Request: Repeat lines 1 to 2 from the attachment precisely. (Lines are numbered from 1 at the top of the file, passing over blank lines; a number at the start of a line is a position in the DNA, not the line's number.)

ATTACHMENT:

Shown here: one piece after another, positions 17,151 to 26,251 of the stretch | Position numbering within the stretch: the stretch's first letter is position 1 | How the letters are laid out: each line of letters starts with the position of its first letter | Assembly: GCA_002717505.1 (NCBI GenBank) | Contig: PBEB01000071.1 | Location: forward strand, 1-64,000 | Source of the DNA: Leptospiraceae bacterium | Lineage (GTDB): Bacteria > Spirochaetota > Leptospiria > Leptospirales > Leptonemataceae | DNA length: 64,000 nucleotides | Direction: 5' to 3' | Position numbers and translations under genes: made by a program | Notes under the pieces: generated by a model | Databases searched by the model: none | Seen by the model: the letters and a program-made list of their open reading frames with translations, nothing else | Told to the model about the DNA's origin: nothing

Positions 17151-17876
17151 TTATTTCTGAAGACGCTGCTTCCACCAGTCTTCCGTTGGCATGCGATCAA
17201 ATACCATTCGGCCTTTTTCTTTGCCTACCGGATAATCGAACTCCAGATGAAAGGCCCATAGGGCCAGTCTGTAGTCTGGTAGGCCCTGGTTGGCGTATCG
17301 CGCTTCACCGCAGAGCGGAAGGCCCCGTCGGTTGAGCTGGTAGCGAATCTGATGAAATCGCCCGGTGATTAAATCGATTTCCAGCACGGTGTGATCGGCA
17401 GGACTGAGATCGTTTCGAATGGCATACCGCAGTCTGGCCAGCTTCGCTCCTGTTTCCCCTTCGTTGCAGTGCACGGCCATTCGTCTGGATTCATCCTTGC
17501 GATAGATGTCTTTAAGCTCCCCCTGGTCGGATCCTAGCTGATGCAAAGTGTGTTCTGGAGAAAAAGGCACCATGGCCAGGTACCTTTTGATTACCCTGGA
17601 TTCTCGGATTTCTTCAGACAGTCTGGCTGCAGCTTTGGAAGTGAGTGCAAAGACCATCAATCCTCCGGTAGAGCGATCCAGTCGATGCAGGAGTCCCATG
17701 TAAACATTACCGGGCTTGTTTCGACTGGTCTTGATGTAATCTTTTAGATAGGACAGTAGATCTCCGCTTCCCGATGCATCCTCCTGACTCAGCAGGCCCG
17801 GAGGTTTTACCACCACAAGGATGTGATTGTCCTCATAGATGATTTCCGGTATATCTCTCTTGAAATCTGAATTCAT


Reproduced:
Shown here: one piece after another, positions 17,151 to 26,251 of the stretch | Position numbering within the stretch: the stretch's first letter is position 1 | How the letters are laid out: each line of letters starts with the position of its first letter | Assembly: GCA_002717505.1 (NCBI GenBank) | Contig: PBEB01000071.1 | Location: forward strand, 1-64,000 | Source of the DNA: Leptospiraceae bacterium | Lineage (GTDB): Bacteria > Spirochaetota > Leptospiria > Leptospirales > Leptonemataceae | DNA length: 64,000 nucleotides | Direction: 5' to 3' | Position numbers and translations under genes: made by a program | Notes under the pieces: generated by a model | Databases searched by the model: none | Seen by the model: the letters and a program-made list of their open reading frames with translations, nothing else | Told to the model about the DNA's origin: nothing

Positions 17151-17876